Monday Lectures

31 August 2020

Man and his Women: The Stories of Kiki, Berenice and Lee

Man Ray, Violon d'Ingres, 1924

Man Ray (born Emmanuel Radnitzky) arrived in Paris from New York in 1921. His best French friend in New York was the founder of the New York Dada movement, the notorious Marcel Duchamp with whom he had been collaborating since they had met in 1917. In Paris, however, he quickly switched from experimental but unsaleable avant-garde art objects to the more profitable field of photography. Man Ray quickly became one of the most popular portrait photographers of the “années folles” – the jazz age – in Paris and photographed nearly all of the French and Anglo-American celebrities of the art and literary worlds of the 1920s and 1930s. In our lecture we will concentrate on his relationships with the three most important women of his Paris career: his lover and “it girl” of Bohemian Paris, Kiki de Montparnasse, his first studio assistant and future rival, the New York photographer Berenice Abbott, and the classic American beauty of the 1930s - model, lover and photographer - Lee Miller.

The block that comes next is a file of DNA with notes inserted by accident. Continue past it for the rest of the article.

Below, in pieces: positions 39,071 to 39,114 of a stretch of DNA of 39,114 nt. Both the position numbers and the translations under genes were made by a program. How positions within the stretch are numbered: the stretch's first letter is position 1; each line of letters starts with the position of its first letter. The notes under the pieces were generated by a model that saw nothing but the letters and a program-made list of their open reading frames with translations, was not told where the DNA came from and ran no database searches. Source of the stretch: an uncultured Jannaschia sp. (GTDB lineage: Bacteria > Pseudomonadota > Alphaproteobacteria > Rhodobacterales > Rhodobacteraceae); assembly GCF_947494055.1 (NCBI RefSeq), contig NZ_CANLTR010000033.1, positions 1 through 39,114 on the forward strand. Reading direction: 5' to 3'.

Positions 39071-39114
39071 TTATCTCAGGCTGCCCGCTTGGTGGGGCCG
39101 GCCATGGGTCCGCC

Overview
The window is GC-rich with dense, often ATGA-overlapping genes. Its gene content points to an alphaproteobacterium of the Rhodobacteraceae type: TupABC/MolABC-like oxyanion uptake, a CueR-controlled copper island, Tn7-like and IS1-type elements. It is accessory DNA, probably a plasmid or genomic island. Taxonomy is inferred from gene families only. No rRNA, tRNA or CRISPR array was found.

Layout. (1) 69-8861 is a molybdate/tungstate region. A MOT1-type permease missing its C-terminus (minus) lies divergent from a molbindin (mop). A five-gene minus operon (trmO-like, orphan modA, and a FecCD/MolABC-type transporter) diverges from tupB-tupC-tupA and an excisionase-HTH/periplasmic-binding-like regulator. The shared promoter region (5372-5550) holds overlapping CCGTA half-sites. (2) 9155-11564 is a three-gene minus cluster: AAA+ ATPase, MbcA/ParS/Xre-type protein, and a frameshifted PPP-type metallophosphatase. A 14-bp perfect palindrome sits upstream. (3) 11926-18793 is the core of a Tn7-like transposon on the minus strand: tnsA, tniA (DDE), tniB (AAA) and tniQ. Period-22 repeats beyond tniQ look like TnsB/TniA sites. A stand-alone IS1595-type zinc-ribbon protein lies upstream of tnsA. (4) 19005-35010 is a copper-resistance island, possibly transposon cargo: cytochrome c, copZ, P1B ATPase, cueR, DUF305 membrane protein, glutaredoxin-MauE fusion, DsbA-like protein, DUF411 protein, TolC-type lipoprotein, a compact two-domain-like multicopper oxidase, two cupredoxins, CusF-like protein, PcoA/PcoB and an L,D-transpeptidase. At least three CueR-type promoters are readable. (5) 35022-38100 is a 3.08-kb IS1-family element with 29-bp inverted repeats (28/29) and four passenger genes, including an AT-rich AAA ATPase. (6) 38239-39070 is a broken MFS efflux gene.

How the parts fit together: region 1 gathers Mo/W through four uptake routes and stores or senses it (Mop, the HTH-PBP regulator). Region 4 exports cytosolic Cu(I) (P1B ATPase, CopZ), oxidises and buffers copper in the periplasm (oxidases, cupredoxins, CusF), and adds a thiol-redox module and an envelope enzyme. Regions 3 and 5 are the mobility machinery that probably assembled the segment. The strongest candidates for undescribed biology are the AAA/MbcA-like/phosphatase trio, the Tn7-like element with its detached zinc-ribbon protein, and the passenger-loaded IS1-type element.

Through his portrayals of the three women we will see how Man Ray forged three different but essential visions of the “new” woman of the 1920s and 1930s. His photos emphasize the sense of radical transformation, new-found freedom and liberated sexuality that Paris represented for many women escaping their homes and families in the post-WWI era. From nearly one hundred years ago Kiki, Berenice and Lee remain iconic representations of the type of free woman that so many conservatives are still fighting against today.

Man Ray, Portrait-Shadow, 1921